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HP's Yoram Krivine gives an overview of their processes at their manufacturing facility in Israel

Published on April 21, 2010

Pat Henry:  This is Pat Henry, WhatTheyThink.  Today we are at Indigo's manufacturing center in Kiryat Gat, Israel as part of their VIP commercial event and with us this morning is Mr. Yoram Krivine.  Mr. Krivine is operations manager, Indigo Division.  Thank you.

Yoram Krivine:  You're welcome.

Pat Henry:  Thank you also for the tour that a number of us journalists and analysts were on this morning.  You manufacture -- do final manufacturer of presses here.  You manufacture inks.  Can you tell us a little bit about the history of the facility?  What you do here?

Yoram Krivine:  Well, we started the facility in 2004.  It was a green plant facility we could design exactly to our specific needs.  As I explained on the tour, we designed the facility for maximum flexibility to accommodate the very changing demand driven short-run color digital printing and this whole facility is designed around these principals of the lean principals to provide maximum flexibility.

Pat Henry:  Can you say a little bit more about the application of the lean principals.  You know Japanese inspired you do Kaizen events here.  How was that applied to your manufacturing?

Yoram Krivine:  So we began that process in -- roughly 2001.  We've decided to implement that process to improve our manufacturing facility.  We've visited the two other plants in Japan, which were the leader in implementing the lean methodology.  We went to the lean school in Japan that teaches that methodology and we implemented it in all our plants through rigorous training and change of mindset and change of the facility -- the flow of the material inside the facility.  It's called value stream mapping.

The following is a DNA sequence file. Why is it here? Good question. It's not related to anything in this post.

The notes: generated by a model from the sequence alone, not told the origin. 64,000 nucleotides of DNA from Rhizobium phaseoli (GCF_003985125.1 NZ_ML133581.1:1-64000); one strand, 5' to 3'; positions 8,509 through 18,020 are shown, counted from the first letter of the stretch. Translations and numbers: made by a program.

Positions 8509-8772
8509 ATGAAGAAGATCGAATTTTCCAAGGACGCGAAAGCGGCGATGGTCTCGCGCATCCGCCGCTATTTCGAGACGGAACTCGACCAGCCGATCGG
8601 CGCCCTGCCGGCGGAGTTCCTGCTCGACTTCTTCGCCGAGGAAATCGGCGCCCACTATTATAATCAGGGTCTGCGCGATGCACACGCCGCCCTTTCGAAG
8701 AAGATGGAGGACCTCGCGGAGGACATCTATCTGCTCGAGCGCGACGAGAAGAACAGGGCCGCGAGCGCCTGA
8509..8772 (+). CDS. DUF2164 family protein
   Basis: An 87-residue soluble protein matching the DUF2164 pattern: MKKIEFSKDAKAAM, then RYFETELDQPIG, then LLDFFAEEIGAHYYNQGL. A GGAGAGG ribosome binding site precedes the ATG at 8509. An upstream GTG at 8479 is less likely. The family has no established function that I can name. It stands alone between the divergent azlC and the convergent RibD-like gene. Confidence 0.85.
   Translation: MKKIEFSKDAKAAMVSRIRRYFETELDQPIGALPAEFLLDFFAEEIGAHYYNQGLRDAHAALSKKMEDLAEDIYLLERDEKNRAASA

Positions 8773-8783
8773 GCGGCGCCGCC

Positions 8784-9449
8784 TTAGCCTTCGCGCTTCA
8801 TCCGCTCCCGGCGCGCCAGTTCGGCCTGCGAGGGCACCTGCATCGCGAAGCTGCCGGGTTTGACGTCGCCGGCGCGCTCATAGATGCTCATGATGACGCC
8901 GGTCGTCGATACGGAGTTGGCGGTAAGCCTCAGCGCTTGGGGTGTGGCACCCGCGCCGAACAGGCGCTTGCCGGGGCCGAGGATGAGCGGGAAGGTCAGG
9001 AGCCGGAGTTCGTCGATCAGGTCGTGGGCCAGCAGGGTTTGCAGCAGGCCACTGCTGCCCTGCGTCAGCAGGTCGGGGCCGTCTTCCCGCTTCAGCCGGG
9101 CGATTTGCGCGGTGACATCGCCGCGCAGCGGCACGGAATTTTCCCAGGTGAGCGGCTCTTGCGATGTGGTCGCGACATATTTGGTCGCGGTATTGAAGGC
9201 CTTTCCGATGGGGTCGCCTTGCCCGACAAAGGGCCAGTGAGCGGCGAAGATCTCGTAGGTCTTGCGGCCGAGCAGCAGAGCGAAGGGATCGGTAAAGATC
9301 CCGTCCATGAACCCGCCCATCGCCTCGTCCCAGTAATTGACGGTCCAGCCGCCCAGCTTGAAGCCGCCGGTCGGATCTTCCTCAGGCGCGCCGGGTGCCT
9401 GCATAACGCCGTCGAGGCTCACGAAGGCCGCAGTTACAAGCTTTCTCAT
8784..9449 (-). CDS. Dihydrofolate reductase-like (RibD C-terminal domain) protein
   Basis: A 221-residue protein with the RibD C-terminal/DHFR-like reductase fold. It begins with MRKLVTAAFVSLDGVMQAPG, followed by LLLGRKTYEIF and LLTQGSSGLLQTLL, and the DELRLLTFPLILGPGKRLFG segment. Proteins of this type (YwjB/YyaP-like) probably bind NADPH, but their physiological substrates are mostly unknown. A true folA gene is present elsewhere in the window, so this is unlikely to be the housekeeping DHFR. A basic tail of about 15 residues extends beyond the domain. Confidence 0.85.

Pat Henry:  Right.

Yoram Krivine:  You create that -- the best map of move of the product through the shop to optimize the -- and minimize the cost of the production and we also managed to achieve a lot of savings in duration of the making the machines that we make in the line.

Pat Henry:  Now we saw two parts to the plant today: we saw the ink mixing facility and then we saw the assembly area where the presses are completed.  Please talk a little bit about the ink mixing facility and what happens there.

Yoram Krivine:  The ink mixing or the ink plant?

Pat Henry:  The ink plant.

Yoram Krivine:  Okay.

Pat Henry:  Okay.  Thank you.

Yoram Krivine:  The ink plant.  Because there are two -- you've seen them both.

Pat Henry:  Right.

Yoram Krivine:  The ink plant is -- was found in 2004.  It's an Indigo developed process for specifically example the electroink developed since the early 1980's by **** and this is a process in which also continuously evolves and improves as we improve the cycle time that we need for processing the ink.  In that processing of the ink, we actually embed pigment into resin.  Through a certain profile of grinding and temperature we created the right size participle and that creates the ink can that goes into every machine around the world.  We just have several inks for several different product lines.